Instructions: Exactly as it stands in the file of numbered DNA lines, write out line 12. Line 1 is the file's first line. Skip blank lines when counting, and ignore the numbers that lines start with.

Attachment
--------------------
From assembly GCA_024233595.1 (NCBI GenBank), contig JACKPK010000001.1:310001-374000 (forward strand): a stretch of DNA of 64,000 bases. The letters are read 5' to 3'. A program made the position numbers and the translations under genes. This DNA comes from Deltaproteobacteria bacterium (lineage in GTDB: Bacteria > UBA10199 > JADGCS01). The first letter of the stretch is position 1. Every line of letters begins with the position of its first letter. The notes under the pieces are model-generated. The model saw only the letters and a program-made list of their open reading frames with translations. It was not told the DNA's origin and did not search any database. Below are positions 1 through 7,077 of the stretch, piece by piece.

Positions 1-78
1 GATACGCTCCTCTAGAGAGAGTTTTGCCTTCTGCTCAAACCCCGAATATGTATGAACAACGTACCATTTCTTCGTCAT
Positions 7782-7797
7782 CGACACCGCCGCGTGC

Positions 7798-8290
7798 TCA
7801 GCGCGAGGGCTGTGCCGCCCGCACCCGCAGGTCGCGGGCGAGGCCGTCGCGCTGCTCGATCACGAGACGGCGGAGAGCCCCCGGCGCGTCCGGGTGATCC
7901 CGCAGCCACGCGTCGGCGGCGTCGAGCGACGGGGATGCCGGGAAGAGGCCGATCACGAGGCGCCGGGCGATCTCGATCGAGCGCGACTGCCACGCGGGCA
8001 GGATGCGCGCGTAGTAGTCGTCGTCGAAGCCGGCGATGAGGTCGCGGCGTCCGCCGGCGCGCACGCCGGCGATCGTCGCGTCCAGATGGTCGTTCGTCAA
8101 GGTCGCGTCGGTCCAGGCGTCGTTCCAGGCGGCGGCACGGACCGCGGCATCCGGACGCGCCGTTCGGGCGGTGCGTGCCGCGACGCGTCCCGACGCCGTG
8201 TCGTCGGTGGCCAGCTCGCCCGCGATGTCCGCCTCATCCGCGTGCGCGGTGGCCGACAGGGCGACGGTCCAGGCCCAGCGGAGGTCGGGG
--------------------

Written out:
8201 TCGTCGGTGGCCAGCTCGCCCGCGATGTCCGCCTCATCCGCGTGCGCGGTGGCCGACAGGGCGACGGTCCAGGCCCAGCGGAGGTCGGGG